Even if you’re not a fan of the Real Housewives of New Jersey, you’ve probably heard that cast member Teresa Giudice was sentenced to 15 months in federal prison on fraud charges. If you’ve been watching the show, you’ve seen the strain that the court battle has put on Teresa, her husband Joe (sentenced to 41 months in prison), and their four young daughters. It’s heartbreaking.
As a mom, I can’t help but feel her pain. It must be devastating to know that you’ll be separated from your children for over a year. And for a suburban housewife to have to do time in prison? I watch “Orange is the New Black” — she must be terrified.
As a law-abiding citizen though, I’m also glad that justice was served. Because most of us don’t go around committing mortgage fraud and bank fraud, signing false documents which will allow us to live a lavish lifestyle, well beyond our means. Honest, morally-upstanding people don’t do things like that. Most of us, would never even think of doing anything like that.
The Giudices did though. And now they’ve got to pay the piper.
See, here’s the funny thing about the law: When you break it, there are consequences, and your reality-TV status can’t save you. In fairness to the couple, they did plead guilty back in March, sparing their family and the courts the additional stress and strain. They didn’t do it though because they felt compelled to do the right thing and come clean. No, understandably, they wanted to lower their sentences, and maybe even avoid prison completely. Unfortunately, while the judge was a lot more lenient than she could have been, the Giudices will both do time.
Last night, I watched their first sit-down interview with Andy Cohen on Watch What Happens Live, curious to hear what they would have to say for themselves. I expected humble contrition. Instead, I feel like they were blaming their lawyer, making excuses, and not taking responsibility for their own actions. Teresa said that, since the sentencing, she now realizes that she has to read and understand documents before she signs them. Uh, that’s all? She doesn’t even say, “Hey, I made a mistake.” Instead of a mea culpa, it’s like an, “Oopsie, mea justa stupida.”
I found myself getting more and more frustrated with Teresa’s inability to accept blame and then, just as I was ready to throw my pumpkin sandwich cookie at the TV, she started talking about how their oldest daughter, Gia, took the news. According to Teresa, the 13-year-old told her that it would be okay, and that she would help Joe take care of the younger girls while Mom was in prison. The teenager, wise beyond her years, is trying to be strong for her family. Alright, so maybe the Giudices aren’t model citizens, but they must be doing something right to raise a daughter with that much strength.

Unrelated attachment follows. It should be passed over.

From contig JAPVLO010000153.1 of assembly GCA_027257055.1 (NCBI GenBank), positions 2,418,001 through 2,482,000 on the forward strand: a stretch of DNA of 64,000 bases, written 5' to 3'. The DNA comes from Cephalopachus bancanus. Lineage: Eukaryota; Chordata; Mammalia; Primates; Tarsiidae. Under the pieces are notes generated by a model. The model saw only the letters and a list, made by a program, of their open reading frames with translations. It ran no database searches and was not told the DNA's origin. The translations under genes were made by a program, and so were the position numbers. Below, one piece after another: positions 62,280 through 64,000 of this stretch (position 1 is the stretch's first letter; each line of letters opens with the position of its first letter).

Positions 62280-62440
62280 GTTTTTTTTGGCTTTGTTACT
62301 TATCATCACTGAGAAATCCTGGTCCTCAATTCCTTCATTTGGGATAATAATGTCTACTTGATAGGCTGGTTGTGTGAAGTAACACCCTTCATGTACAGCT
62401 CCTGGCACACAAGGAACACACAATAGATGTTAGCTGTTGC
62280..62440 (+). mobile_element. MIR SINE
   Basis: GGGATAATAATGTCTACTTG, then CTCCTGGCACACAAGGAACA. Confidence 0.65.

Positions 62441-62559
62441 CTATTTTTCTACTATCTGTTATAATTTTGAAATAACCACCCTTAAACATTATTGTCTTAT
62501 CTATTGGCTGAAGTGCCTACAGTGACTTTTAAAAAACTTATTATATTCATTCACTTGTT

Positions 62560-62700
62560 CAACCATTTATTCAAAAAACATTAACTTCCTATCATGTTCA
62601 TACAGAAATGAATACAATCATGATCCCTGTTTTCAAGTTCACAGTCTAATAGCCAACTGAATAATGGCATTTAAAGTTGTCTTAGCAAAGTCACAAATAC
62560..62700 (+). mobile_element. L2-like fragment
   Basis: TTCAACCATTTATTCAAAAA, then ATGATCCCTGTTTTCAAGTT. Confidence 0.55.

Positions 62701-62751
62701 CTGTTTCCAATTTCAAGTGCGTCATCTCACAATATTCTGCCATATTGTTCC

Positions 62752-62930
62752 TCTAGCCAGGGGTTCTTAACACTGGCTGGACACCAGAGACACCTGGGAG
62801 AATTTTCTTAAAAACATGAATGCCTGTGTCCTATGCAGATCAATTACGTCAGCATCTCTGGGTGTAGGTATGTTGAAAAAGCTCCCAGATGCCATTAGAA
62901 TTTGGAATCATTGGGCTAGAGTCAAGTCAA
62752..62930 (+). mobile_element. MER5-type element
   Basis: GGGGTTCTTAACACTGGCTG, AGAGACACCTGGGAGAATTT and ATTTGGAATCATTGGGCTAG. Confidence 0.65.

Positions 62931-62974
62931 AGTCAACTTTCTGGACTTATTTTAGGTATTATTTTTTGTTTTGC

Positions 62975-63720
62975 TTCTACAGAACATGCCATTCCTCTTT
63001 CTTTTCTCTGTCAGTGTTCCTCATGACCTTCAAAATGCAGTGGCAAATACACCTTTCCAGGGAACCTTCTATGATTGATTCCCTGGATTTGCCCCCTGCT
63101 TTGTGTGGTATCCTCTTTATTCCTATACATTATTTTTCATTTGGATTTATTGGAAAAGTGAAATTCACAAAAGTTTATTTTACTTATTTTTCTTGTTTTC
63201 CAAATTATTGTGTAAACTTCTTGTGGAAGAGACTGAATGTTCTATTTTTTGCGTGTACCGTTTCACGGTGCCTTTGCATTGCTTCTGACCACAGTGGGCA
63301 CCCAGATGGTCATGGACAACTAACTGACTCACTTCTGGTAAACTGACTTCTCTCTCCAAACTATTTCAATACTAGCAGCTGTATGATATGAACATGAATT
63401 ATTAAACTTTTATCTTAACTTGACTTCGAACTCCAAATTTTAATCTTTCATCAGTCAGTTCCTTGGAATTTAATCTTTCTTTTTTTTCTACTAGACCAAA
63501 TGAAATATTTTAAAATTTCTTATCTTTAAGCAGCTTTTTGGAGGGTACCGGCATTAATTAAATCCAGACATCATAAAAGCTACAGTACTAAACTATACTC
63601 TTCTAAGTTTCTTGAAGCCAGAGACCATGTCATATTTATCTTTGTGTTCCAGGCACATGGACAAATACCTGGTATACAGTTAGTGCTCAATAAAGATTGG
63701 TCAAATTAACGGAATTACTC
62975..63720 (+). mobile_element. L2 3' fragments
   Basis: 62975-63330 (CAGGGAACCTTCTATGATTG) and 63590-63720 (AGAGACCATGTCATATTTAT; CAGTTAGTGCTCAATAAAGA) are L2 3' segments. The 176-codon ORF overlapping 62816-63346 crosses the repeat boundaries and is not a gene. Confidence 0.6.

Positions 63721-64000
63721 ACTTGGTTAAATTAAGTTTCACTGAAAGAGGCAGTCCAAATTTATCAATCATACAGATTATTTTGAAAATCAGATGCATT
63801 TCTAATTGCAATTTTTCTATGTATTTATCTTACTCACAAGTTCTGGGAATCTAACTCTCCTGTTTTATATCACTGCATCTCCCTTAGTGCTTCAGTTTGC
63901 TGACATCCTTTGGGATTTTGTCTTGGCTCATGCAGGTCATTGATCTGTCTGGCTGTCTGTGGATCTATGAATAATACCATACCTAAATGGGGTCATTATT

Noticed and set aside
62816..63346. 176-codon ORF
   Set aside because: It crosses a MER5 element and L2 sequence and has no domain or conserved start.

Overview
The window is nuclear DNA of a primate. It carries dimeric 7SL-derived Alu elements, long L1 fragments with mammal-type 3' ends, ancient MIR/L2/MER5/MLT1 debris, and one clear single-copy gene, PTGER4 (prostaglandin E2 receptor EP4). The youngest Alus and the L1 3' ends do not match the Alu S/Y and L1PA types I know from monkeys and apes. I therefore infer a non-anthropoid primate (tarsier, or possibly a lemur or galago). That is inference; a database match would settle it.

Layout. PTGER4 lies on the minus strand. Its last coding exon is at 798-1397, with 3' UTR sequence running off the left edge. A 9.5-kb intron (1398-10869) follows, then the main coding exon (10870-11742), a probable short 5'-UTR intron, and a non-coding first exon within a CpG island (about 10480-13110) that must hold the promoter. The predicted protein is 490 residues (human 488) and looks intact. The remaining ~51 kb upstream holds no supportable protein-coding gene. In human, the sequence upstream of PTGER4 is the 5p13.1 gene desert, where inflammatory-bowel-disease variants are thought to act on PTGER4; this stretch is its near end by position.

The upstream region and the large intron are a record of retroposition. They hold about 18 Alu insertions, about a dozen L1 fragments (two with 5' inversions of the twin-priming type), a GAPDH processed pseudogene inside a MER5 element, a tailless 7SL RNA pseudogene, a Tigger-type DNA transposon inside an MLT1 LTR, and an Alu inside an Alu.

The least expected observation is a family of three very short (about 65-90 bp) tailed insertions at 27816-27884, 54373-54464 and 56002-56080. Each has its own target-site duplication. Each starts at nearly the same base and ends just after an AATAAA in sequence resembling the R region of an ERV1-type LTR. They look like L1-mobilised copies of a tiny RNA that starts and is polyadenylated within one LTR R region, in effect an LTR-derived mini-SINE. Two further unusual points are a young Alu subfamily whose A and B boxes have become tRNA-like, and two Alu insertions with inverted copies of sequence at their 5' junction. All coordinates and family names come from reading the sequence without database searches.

Honestly, it does seem like, despite their faults, the Giudices are loving, devoted parents, especially Teresa. Throughout the interview, she talks about how her biggest concern is for her girls. She said, “I just think about my daughters. That’s all I think about. I just want to make sure my daughters are okay.”
Well, maybe this will actually be the best thing for them.
I know, I know, how can I say that? Because I think that there are actually some lessons that the young Giudice girls can learn from this terrible situation, not least of which is that if you do bad things, you will be punished. There will always be consequences for your actions. So it’s better to act right, be honest, and do good.
And another thing: Being oblivious won’t keep you out of jail, so don’t play dumb! Read the paperwork! Understand the paperwork! Maybe this “I had no idea” thing is just an act, but regardless, Teresa needs to teach her daughters how important it is to know your own finances, to know your own business. They should learn that it’s important to take ownership of your life, be responsible for yourself, and not trust that your man has got it covered. Teresa was either really clueless or she was playing along with her husband’s schemes. Either way, he took her down with him.
Obviously, people make mistakes, and the Giudices will do time for what they’ve done. They’re paying the price. This is an opportunity though for Teresa to teach her girls about resilience, strength of character, and how to face the music with grace. When talking about the sentence the judge handed down, Teresa said, “A lot of the things she said…really hit home. From everything she said, I’m going to take it and become a better person.” Who knows? This “better” Teresa might actually be someone that her daughters can look up to.